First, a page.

Farewell to Ed Pastor, pioneer who opened doors for Latinos in politics
The death of the first Hispanic to be elected to Congress in Arizona leaves a large vacuum in the community, but his legacy is unforgettable.
At a key moment for the Latino community in politics, one of the men who showed that a politician can speak more with deeds than with words has passed away.
U.S. Representative Ed Pastor became well-known after becoming the first Latino member to represent Arizona in the House of Representatives. But it was his tenacity and his constant work that transformed him into a pioneer for the next generation of Hispanic politicians.
On Tuesday, he died of a heart attack in Phoenix. He was 75 years old.
Born on June 29, 1943 in the town of Claypool, AZ, Pastor was the first of his family to receive a college education, graduating with a degree in chemistry from Arizona State University in 1966, and with a law degree in 1974.
He later joined the team of the first Hispanic governor of Arizona, Raúl Héctor Castro, initiating a political life that would take him to the board of supervisors of Maricopa in 1976, and to the Arizona House of Representatives in 1991, where he represented the state's second congressional district until 2003. From 2003 to 2015, he represented Arizona's 7th district.
A member of the Democratic Party, he became the most liberal member of the Arizona delegation to Congress, and participated in the fight for equal rights, the right to abortion, and environmental protection.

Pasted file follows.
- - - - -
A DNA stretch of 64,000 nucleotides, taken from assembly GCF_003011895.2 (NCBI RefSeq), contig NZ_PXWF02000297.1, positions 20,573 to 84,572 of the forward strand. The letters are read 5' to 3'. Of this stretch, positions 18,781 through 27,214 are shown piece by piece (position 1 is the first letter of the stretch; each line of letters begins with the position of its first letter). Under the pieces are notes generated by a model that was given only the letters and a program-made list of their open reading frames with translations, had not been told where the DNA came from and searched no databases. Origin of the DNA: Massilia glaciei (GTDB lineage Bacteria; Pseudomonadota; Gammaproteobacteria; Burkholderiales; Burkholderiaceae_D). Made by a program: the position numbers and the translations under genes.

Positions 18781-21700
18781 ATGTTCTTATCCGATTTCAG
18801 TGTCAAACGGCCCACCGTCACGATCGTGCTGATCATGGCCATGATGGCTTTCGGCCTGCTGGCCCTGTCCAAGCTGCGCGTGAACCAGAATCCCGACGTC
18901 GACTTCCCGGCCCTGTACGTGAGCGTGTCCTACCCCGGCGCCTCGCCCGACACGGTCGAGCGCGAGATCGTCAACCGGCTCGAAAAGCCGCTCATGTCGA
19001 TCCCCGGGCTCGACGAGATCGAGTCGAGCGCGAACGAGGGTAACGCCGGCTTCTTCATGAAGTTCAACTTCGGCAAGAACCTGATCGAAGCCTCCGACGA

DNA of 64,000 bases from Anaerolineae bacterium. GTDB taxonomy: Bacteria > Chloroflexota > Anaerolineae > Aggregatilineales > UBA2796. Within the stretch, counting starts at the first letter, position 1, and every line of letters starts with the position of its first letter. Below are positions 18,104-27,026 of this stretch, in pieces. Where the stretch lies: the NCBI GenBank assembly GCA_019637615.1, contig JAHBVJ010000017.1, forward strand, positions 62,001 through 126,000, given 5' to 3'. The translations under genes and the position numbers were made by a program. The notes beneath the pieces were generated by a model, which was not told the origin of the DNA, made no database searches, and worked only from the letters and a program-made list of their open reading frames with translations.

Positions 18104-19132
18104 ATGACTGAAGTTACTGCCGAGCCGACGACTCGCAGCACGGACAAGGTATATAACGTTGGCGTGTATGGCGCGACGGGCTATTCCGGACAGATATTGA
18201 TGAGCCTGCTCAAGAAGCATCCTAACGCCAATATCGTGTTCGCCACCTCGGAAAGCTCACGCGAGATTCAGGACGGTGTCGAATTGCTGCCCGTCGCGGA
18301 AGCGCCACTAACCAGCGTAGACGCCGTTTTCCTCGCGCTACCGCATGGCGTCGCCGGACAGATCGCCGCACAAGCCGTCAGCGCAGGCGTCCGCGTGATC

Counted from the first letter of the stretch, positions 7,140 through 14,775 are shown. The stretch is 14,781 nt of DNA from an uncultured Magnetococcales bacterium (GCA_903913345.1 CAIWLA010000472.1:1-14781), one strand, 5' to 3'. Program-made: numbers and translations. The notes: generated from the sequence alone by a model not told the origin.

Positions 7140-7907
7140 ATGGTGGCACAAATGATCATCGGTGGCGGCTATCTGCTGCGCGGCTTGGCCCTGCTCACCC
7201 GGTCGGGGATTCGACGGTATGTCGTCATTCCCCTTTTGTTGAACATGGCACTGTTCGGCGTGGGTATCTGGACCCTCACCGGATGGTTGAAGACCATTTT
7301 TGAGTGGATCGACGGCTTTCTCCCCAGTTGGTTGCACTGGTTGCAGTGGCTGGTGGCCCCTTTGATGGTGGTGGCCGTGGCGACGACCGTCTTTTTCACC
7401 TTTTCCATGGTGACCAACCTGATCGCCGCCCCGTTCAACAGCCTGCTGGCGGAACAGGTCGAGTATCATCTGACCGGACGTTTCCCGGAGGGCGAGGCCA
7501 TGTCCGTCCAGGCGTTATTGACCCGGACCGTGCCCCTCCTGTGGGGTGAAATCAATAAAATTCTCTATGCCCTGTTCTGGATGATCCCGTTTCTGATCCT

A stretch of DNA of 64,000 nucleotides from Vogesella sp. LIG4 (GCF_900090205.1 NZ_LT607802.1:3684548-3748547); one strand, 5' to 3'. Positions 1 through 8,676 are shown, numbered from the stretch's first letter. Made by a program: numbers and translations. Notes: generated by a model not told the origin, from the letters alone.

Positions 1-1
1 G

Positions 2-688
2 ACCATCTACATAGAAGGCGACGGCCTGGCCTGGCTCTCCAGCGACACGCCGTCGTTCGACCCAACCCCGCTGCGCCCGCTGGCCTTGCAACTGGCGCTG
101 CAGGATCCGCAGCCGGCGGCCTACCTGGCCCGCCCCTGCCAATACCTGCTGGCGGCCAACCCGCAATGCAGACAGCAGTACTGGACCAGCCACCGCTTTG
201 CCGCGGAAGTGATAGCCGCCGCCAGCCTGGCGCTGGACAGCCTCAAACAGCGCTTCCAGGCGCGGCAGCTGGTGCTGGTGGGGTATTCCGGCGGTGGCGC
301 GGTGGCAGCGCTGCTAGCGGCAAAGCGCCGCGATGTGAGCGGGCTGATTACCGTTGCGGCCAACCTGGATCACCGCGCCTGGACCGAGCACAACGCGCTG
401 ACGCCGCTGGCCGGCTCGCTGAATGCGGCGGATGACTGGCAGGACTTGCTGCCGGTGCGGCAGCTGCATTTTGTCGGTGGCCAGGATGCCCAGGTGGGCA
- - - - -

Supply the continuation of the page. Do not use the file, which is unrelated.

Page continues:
Those who knew him remember him as a "silent warrior", who never sought attention, but let his work speak for him.
The National Association of Latinos Elected for Office (NALEO), where Pastor served as president, remembers him as "a thoughtful, generous and steadfast leader."
"Representative Pastor achieved several milestones throughout his accomplished career and paved the way for future generations of Latino leaders," reads NALEO's statement.
"Pastor leaves behind a lasting legacy in Congress, a true champion for the people of Arizona," the statement continues. "He worked continuously over the years to fund infrastructure projects (...) During his time in the House of Representatives, he supported many of the Southwest’s environmental programs, and was a frequent advocate for Arizona’s American Indian communities.”
The Hispanic community and the entire country will see the legacy of this pioneer materialized in a new generation, and in the awakening of the conscience of thousands of Latinos committed to changing the course of the country.
He won’t be forgotten.